Stretch first. Before you exercise, take time to stretch.
Use proper workplace ergonomics. At your workplace, get a proper ergonomic assessment. Fitting your workspace to your body is essential to ensure that no tendons are continually stressed or overloaded.
To avoid a recurrence of tendinitis, warm up before exercising and cool down afterward. Strengthening exercises also may help prevent further episodes of tendinitis.



Self-care


To treat tendinitis at home, P.R.I.C.E. is the acronym to remember protection, rest, ice, compression and elevation. This treatment can help speed your recovery and help prevent further problems. P.R.I.C.E. involves doing the following:

Protection. Immobilize the affected area to encourage healing and to protect it from further injury. You may need to use elastic wraps, slings, splints, crutches or canes.

Rest. Avoid activities that increase the pain or swelling. Don't try to work or play through the pain. Rest is essential to tissue healing. But it doesn't mean complete bed rest. You can do other activities and exercises that don't stress the injured tendon. Swimming and water exercise may be well tolerated.

Ice. To decrease pain, muscle spasm and swelling, apply ice to the injured area for five to seven minutes, two to three times a day. Ice packs, ice massage or slush baths all can help. For an ice massage, freeze a Styrofoam cup full of water so that you can hold the cup while applying the ice directly to the skin.

Compression. Because swelling can result in loss of motion in an injured joint, compress the area until the swelling has ceased. Wraps or compressive (Ace) elastic bandages are best.

Elevation. If tendinitis affects your knees, raise the affected leg above the level of your heart to reduce swelling. It's especially important to use this position at night.

Although rest is a key part of treating tendinitis, prolonged inactivity can cause stiffness in your joints. After a few days of completely resting the injured area, gently move it through its full range of motion four times a day to maintain joint flexibility.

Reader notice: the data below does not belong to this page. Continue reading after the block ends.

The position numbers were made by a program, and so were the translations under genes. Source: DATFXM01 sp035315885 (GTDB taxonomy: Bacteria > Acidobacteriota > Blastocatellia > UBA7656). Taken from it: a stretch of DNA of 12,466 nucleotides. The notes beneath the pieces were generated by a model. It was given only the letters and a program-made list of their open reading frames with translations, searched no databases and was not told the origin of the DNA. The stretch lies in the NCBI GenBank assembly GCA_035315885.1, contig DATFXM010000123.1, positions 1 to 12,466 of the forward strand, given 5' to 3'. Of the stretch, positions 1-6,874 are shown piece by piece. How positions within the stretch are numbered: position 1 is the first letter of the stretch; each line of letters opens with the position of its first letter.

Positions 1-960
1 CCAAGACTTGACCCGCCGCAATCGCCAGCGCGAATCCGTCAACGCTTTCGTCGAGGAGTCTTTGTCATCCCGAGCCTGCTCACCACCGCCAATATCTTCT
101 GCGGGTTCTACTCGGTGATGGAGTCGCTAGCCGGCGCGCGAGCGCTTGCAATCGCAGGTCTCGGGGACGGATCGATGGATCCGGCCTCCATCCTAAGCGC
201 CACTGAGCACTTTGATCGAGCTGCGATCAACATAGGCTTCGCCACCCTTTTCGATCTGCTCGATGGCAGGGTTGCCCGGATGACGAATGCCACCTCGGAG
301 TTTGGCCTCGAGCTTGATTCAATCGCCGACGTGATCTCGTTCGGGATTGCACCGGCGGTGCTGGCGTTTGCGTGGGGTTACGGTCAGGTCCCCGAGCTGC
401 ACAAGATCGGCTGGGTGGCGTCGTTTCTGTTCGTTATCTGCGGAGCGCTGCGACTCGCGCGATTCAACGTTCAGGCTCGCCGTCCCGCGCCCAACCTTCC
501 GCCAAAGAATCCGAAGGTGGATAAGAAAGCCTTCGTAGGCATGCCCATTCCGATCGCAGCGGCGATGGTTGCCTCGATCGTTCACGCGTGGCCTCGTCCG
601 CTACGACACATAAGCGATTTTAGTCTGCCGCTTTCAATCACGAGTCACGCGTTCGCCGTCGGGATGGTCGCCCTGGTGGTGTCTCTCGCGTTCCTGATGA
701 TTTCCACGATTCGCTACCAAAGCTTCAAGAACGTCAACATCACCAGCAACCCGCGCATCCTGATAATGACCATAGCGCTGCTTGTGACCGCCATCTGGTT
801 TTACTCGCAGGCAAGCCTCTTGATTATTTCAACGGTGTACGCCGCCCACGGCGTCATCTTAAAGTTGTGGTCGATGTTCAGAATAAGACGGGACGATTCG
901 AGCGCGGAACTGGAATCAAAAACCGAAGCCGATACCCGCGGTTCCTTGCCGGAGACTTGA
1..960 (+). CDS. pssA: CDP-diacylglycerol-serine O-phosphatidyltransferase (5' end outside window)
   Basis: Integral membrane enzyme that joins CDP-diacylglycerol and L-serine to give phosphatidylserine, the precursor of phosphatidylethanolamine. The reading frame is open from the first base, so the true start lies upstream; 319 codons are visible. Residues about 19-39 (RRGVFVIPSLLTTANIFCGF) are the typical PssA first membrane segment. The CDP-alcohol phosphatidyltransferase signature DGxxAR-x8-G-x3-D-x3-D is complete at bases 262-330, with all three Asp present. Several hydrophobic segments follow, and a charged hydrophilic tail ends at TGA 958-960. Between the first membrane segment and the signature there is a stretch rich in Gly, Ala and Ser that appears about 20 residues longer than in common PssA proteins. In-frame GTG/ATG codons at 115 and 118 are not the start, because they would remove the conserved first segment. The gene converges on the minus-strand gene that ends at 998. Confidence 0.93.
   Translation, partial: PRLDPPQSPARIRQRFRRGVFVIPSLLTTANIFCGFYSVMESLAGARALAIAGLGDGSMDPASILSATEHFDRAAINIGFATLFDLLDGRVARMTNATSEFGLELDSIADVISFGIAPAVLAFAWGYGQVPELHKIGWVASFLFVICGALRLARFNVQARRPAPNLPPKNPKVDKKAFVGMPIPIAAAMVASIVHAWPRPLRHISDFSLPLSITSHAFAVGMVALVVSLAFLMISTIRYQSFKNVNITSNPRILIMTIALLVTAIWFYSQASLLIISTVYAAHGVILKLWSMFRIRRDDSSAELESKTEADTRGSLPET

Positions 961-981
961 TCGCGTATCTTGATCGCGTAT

You can also try nonsteroidal anti-inflammatory drugs (NSAIDs) such as aspirin and ibuprofen (Advil, Motrin, others) or products containing acetaminophen (Tylenol, others) in an attempt to reduce the discomfort associated with tendinitis. Be sure to talk to your doctor if you need NSAIDs for an extended time because some of these drugs should be used for only short periods to avoid complications. The benefits gained from using these drugs long-term are questionable. If you take them frequently or take more than the recommended dose, NSAIDs can cause nausea, stomach pain, stomach bleeding and ulcers. Rarely, prolonged use can disrupt normal kidney function. The risk of these complications increases with age. If you have liver problems, talk to your doctor before using products containing acetaminophen.
http://www.mayoclinic.com/invoke.cfm?objectid=03381842-FED6-42A1-97E232E9465840BD&dsection=1


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Medical Information
It is not the intention of Raptor-Pack to provide specific medical advice but rather to provide users with information to better understand their health and their diagnosed disorders. Specific medical advice will not be provided, and Raptor-Pack urges you to consult with a qualified physician for diagnosis and for answers to your personal questions and specific medical advice